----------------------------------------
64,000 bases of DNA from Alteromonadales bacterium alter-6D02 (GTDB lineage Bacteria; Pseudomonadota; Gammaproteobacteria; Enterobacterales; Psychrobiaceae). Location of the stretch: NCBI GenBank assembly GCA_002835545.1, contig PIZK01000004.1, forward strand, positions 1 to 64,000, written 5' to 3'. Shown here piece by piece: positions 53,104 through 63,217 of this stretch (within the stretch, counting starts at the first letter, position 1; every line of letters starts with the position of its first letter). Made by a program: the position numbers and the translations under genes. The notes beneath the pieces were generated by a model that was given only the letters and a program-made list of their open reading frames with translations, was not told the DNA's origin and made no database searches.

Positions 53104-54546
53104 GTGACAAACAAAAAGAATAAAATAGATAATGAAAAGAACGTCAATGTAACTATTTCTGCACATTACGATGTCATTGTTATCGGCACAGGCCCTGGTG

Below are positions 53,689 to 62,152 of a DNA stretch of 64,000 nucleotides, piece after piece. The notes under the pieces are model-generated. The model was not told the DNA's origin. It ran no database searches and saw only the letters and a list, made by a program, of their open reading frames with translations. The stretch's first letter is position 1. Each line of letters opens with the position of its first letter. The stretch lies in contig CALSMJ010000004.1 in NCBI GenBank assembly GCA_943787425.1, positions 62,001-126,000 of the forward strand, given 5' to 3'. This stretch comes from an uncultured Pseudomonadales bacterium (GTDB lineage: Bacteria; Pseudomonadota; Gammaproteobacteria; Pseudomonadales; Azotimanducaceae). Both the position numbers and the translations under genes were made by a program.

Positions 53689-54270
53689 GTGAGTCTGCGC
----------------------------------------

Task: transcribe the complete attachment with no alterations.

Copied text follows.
64,000 bases of DNA from Alteromonadales bacterium alter-6D02 (GTDB lineage Bacteria; Pseudomonadota; Gammaproteobacteria; Enterobacterales; Psychrobiaceae). Location of the stretch: NCBI GenBank assembly GCA_002835545.1, contig PIZK01000004.1, forward strand, positions 1 to 64,000, written 5' to 3'. Shown here piece by piece: positions 53,104 through 63,217 of this stretch (within the stretch, counting starts at the first letter, position 1; every line of letters starts with the position of its first letter). Made by a program: the position numbers and the translations under genes. The notes beneath the pieces were generated by a model that was given only the letters and a program-made list of their open reading frames with translations, was not told the DNA's origin and made no database searches.

Positions 53104-54546
53104 GTGACAAACAAAAAGAATAAAATAGATAATGAAAAGAACGTCAATGTAACTATTTCTGCACATTACGATGTCATTGTTATCGGCACAGGCCCTGGTG

Below are positions 53,689 to 62,152 of a DNA stretch of 64,000 nucleotides, piece after piece. The notes under the pieces are model-generated. The model was not told the DNA's origin. It ran no database searches and saw only the letters and a list, made by a program, of their open reading frames with translations. The stretch's first letter is position 1. Each line of letters opens with the position of its first letter. The stretch lies in contig CALSMJ010000004.1 in NCBI GenBank assembly GCA_943787425.1, positions 62,001-126,000 of the forward strand, given 5' to 3'. This stretch comes from an uncultured Pseudomonadales bacterium (GTDB lineage: Bacteria; Pseudomonadota; Gammaproteobacteria; Pseudomonadales; Azotimanducaceae). Both the position numbers and the translations under genes were made by a program.

Positions 53689-54270
53689 GTGAGTCTGCGC